Above: You never know what, or who, will show up when you do the Work.
I’m writing a book.
I had prayed for an idea – something that combined birth education and life coaching – for years.
Then one day it came. I had felt its presence for a month, maybe more.
Just before it came, it felt so frustratingly close – like words on the tip of my tongue – that I paced my room, waving my arms in circles (moving my body helps me think) and saying aloud, “What is it? What is it? What is it?”
And then, “Hello.” There it was, fully formed: The Idea. I took dictation.
That was two years ago.
I was so daunted, you see, by the prospect of actually writing a book, that I made it into a life coaching course, instead – a book on training wheels, you might say.
After that, when I thought about what I was doing, I thought, “I’m writing a book.” But one day I finally noticed that I hadn’t actually written a word. For nine months. I was resisting, clearly, out of fear. But what exactly was I afraid of?
Luckily I have the Work, which helps me dig into things I don’t understand and make them. . . well, more than simply comprehensible. The Work is my path to wisdom and inspiration.
So I began as I always begin: “What are you afraid of?”
The answer: “I’m afraid I’ll break it [the course I created with this idea] and not be able to put it back together.”
Is it true? Yes! Can I be certain it’s true? No! (I love this question. It always relaxes me).
How do I react, what happens, when I believe it? I treat it like it’s fragile. Forget that I wrote it, and pretty easily, too, probably because it was “just a course.” A book is a higher bar than a course. (Aha! Another thought to Work!)
Who would I be without the thought that I’ll break it and not be able to put it back together? I see an image of tinker toys and Legos. I feel playful, not frightened. I see it’s all there – only fear would make me go blind to the parts. And if I do lose something, there’s always a game of peek-a-boo to find it again.
Turn the thought around to the opposite: I will not break it; I can put it back together. Well, obviously! I made the parts. I can play with the design. For Pete’s sake, if I want to make sure the course as it is stays intact, I’ll just leave it alone, copying from it and pasting into the book anything I want. No Humpty-Dumpty here.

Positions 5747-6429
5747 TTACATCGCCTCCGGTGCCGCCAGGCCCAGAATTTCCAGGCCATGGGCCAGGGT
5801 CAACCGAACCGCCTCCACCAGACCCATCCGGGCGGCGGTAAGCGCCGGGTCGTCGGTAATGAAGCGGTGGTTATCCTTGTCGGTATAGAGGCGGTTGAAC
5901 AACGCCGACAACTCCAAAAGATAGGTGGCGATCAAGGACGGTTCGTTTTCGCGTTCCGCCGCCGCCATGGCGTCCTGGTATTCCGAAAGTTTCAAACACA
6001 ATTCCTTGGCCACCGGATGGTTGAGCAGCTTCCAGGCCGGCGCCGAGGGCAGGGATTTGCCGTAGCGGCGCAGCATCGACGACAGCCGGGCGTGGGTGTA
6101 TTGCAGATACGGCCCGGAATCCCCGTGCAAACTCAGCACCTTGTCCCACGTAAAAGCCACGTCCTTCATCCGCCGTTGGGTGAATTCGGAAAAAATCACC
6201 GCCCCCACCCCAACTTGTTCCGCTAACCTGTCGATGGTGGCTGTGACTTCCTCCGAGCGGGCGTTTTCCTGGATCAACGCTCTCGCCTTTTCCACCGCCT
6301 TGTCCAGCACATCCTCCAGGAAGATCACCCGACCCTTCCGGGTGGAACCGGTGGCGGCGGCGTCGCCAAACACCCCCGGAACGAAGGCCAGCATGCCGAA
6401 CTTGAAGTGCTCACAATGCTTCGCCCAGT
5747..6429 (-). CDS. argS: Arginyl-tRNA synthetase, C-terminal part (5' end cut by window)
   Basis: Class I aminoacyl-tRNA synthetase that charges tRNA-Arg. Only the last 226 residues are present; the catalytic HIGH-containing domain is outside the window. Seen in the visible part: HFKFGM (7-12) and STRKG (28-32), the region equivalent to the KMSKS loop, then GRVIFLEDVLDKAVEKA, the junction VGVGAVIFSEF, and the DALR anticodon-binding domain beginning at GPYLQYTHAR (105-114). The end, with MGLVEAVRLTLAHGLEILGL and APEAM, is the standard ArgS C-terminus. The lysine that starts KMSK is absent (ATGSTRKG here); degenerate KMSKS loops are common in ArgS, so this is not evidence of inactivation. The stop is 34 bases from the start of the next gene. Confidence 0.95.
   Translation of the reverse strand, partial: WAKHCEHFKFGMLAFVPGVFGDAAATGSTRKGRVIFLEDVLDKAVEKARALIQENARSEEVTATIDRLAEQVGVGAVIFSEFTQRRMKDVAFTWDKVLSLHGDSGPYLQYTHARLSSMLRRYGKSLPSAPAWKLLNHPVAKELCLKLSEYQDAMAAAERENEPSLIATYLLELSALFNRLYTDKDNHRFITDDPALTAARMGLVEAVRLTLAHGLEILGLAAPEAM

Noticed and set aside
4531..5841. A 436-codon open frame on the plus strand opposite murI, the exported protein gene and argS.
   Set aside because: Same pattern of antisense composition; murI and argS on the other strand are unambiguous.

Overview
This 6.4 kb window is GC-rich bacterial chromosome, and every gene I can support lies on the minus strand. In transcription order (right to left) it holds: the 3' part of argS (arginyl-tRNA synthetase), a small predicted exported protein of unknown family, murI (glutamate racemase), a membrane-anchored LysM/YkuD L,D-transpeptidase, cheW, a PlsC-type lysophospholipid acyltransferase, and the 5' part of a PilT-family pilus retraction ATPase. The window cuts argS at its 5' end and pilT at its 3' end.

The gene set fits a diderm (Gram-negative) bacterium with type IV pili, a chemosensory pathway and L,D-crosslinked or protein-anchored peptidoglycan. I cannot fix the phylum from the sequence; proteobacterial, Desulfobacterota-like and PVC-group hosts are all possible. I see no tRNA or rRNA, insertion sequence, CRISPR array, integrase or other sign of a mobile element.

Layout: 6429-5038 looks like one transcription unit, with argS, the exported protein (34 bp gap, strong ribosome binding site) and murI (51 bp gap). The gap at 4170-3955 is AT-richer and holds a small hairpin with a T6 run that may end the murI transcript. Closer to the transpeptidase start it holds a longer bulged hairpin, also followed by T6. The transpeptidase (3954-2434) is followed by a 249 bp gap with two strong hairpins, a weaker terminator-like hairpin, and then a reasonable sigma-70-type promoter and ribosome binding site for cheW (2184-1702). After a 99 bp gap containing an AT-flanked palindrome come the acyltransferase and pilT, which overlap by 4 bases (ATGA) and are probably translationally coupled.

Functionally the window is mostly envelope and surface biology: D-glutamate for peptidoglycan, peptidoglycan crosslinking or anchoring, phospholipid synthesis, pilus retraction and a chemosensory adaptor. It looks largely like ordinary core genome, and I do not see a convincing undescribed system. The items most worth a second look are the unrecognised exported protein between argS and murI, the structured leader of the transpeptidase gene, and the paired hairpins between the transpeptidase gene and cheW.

Turn it around to the other: It builds me and puts me together. Oh, yes! This idea was given to me, and it is making me. We’re making one other.
And then I hear, “Apprivoise-moi.” Tame me. It’s what the fox says to the Little Prince in the children’s book. He tells the Little Prince that when one tames another, the two become “unique in the world” to one another.
Like my idea and me.
These are the fox’s instructions for taming:
- Show up at the same time. Focus on that, instead of on what I’m able to write when I show up. Show up regularly and my idea will know I can be trusted. Show up often enough and the words will accumulate.
- Don’t sit too close at first. Don’t force intimacy, but let it grow organically. One day, I promise, you’ll be able to pick up right where you left off. (Until then, ice-breakers may be needed).
- Rituals must be observed. It’s how we know our time together is special. I’ve decided to dress up, light a candle, and do an invocation on my book writing dates.
And just like that, fear and resistance were gone, replaced by playfulness and a plan. Since the fox appeared to tell me what to do, I have spent about 12 hours with the book, which has resulted in an outline and design for each chapter and The Most Exciting Idea, which will keep me moving forward joyfully for months. I’ve also hired the radiant writer and Master Coach Rebecca Mullen to midwife this book, because labor really has begun.
What about you, my dear? Is there something you want to do that you haven’t done? Ask yourself what you are afraid of, then do the Work. See what ideas – and who – shows up. Or, skip straight to the fox’s advice and tame your idea by showing up consistently for it, not rushing the process, and observing rituals that tell you (and it) that it’s special.